Multiple approaches used to investigate adaptive coloration of Dasymutilla gloriosa.
Driving across the arid American Southwest, one views miles upon miles of scrubby creosote bushes. Well-adapted to the hot, thirsty landscape, the evergreen shrub, also known as greasewood, chaparral and gobernadora, produces tufts of fluffy, white fruit capsules. Living among the plants are similarly fluffy white insects, difficult to distinguish from the fruit, that are, in fact, a species of wasps known as Thistle-down velvet ants.
“Their scientific name is Dasymutilla gloriosa and they’re one of my favorites,” says Utah State University biologist Joseph Wilson.
Looking at the velvet ant and creosote fruit side-by-side, it’s easy to imagine the fuzzy wasp’s white coloration evolved as camouflage.
Not so fast, Wilson says.
“In the animal kingdom, there are relatively few examples of white being an adaptive color outside of arctic environments,” he says. “White coloration can be aposematic, meaning coloring meant to warn or repel predators, but it can also play a role in thermoregulation.”
Wilson and USU colleagues Jeni Sidwell and James Pitts, along with Matthew Forister of the University of Nevada and Kevin Williams of the California Department of Food and Agriculture, discuss new findings about Thistle-down evolution in the July 15, 2020 issue of Biology Letters.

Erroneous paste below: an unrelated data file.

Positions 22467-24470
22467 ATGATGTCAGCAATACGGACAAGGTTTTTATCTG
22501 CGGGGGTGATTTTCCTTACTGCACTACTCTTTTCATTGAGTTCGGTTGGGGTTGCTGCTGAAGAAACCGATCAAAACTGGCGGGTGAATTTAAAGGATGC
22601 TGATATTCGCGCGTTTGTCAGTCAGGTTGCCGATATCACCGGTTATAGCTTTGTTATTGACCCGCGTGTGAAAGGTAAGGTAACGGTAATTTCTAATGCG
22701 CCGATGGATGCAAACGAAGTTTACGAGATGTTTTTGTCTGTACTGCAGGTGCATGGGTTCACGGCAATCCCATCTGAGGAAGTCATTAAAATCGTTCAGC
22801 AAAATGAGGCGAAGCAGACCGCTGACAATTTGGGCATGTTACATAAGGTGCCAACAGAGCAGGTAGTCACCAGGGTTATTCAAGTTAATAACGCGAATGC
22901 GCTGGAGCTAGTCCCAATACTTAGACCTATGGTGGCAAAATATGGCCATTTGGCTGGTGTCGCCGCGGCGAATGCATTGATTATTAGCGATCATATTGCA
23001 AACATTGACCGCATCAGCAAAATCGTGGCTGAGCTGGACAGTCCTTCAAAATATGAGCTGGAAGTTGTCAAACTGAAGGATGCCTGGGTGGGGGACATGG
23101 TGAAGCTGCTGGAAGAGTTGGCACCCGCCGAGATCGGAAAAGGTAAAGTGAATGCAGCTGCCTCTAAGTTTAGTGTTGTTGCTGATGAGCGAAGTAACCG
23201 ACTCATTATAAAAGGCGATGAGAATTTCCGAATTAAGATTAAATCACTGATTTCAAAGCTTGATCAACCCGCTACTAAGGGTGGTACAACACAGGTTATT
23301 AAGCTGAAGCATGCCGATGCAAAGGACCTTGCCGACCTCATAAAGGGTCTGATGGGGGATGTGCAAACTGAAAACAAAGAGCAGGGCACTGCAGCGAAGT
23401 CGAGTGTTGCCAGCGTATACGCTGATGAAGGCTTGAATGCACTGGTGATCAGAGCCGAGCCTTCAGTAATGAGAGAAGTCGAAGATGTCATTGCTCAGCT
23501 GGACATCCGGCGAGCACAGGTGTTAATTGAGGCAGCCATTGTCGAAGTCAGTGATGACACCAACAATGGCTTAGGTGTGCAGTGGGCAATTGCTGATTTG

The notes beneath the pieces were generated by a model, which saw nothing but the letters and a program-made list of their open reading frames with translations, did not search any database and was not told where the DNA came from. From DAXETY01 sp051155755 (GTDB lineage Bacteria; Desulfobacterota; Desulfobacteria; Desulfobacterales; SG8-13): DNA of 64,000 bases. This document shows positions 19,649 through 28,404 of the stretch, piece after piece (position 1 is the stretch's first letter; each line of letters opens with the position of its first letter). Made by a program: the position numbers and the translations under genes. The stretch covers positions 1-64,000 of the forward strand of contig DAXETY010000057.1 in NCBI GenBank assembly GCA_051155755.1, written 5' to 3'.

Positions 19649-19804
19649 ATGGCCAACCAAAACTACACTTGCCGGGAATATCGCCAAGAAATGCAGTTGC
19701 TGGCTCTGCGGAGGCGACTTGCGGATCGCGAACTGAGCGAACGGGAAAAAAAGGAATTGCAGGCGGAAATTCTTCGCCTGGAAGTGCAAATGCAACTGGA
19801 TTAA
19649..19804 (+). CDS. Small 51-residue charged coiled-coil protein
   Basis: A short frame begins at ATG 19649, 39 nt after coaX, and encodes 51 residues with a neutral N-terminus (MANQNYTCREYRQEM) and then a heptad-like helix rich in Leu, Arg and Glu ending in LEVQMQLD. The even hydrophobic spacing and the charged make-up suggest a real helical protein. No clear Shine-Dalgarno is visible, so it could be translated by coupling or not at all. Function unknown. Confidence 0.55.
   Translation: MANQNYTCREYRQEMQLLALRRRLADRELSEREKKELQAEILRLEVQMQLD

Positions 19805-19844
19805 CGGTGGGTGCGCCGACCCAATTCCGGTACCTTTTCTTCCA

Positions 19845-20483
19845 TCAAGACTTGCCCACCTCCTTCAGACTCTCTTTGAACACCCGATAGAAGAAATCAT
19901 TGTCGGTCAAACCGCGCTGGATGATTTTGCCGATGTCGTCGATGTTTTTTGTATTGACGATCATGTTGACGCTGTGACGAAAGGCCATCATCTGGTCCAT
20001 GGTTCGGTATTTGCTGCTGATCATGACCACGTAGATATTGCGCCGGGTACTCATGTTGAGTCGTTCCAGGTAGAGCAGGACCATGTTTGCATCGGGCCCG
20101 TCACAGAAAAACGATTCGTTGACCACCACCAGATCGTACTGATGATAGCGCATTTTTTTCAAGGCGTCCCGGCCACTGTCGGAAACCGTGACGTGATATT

In 2015, the USU biologists identified North American velvet ants as one of the world’s largest known Müllerian mimicry complexes. Mimicry, a form of defense in which one animals copies another of a different species in appearance, actions or sound, is an evolutionary phenomenon scientists identified in the late 19th century.
“It’s logical to assume Thistle-down velvet ants evolved their appearance to hide from predators among fallen creosote fruits,” says Wilson, associate professor in the Department of Biology at USU’s Tooele campus. “But the wasps preceded the arrival of the creosote bush to the American Southwest by millions of years. So we investigated other explanations for their white coloration.”
The team surmised the wasps’ pale coloring could provide thermoecological benefits in their sizzling hot environment. The researchers investigated genetic data. They used reflectance spectrometry to compare spectral reflectance of the wasps and the creosote fruit. With a thermal imaging camera and other probes, the scientists measured the organisms’ external and internal temperatures.
Sampling extensive data and following varied analyses, the team concluded the velvet ants’ white coloration is an adaptation to the hot desert environment, rather than predation pressure.
“We learned not to judge a book by its cover,” Wilson says. “We each looked outside of our narrow specializations to apply varied disciplines to the questions we were asking. When considering coloration, never assume non-humans view colors as humans do. Thistle-down velvet ants are white to us and look like creosote fruit, but we don’t know exactly how they appear to the wasps’ predators.”
Reference: “Thistledown velvet ants in the Desert Mimicry Ring and the evolution of white coloration: Müllerian mimicry, camouflage and thermal ecology” by Joseph S. Wilson, Jeni Sage Sidwell, Matthew L. Forister, Kevin A. Williams and James P. Pitts, 15 July 2020, Biology Letters.